Cellular proteins called septins might play an important part in the human body’s ability to fight off bacterial infections, according to a study. Septins are found in many organisms, and are best known for building scaffolding to provide structural support during cell division and to rope off parts of the cell. However, most studies of septins, or guanosine-5′-triphosphate (GTP) binding proteins, have been confined to yeast cells. The latest research in human cells suggests that septins build ‘cages’ around bacterial pathogens, immobilizing the harmful microbes and preventing them from invading other healthy cells. This cellular defence system could help researchers to create therapies for dysentery and other illnesses, the researchers say. “This is a new way for cells to control an infection,” says Pascale Cossart, a cell biologist at the Pasteur Institute in Paris, who presented the findings in a poster session at the annual meeting of the American Society for Cell Biology in Denver, Colorado.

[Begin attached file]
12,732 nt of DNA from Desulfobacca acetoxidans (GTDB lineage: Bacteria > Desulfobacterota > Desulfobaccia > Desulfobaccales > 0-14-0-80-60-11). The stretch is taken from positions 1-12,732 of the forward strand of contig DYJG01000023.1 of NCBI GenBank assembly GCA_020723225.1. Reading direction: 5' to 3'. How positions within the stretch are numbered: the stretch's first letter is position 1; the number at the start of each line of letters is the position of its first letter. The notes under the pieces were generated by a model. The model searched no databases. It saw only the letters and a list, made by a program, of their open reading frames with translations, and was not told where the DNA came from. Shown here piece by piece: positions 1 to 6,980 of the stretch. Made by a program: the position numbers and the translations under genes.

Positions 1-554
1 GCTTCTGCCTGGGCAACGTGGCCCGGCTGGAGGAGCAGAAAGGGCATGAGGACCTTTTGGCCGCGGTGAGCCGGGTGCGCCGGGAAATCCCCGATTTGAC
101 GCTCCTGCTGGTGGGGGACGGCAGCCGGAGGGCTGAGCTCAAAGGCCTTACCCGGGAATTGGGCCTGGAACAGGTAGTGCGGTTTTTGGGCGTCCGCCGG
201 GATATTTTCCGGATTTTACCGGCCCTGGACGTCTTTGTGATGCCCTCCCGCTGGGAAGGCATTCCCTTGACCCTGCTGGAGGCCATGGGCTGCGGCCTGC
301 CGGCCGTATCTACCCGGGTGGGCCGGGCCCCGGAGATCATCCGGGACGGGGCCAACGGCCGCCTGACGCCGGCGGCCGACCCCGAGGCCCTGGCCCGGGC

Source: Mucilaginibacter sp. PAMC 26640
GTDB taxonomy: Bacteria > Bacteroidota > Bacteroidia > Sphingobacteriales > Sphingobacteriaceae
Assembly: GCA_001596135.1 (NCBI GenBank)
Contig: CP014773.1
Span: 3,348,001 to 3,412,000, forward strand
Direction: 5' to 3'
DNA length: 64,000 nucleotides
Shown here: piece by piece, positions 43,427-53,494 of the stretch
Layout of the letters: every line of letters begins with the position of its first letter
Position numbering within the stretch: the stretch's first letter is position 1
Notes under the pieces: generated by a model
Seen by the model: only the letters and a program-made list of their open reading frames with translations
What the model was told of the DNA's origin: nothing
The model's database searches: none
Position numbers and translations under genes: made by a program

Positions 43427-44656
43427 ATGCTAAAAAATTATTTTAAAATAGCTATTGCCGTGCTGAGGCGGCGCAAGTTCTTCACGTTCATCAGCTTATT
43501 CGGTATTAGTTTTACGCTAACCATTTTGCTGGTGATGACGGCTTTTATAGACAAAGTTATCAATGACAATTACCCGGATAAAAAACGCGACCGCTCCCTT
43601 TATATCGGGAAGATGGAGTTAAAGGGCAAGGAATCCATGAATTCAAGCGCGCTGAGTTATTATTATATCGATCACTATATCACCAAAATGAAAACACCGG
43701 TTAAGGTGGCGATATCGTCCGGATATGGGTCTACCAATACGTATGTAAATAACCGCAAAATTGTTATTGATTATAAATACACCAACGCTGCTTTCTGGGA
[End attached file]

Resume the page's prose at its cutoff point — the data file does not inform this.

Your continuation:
The researchers discovered the caging behaviour with Shigella, a bacterium that causes sometimes lethal diarrhoea in humans and other primates. To propagate from cell to cell, Shigella bacteria develop actin-polymer ‘tails’, which propel the microbes around and allow them to force their way into neighbouring host cells. To counterattack, human cells produce a cell-signalling protein called TNF-α. The researchers found that when TNF-α is present, thick bundles of septin filaments encircle the microbes. This, in turn, interferes with tail formation and stops Shigella in its tracks. Microbes that become trapped in septin cages are broken down in a stage of the cell’s life cycle called autophagy. “Autophagy is more efficient because of the septin cage, and the septin cage does not occur if you do not have the autophagy,” says Cossart.
January 10, 2012
Original web page at Nature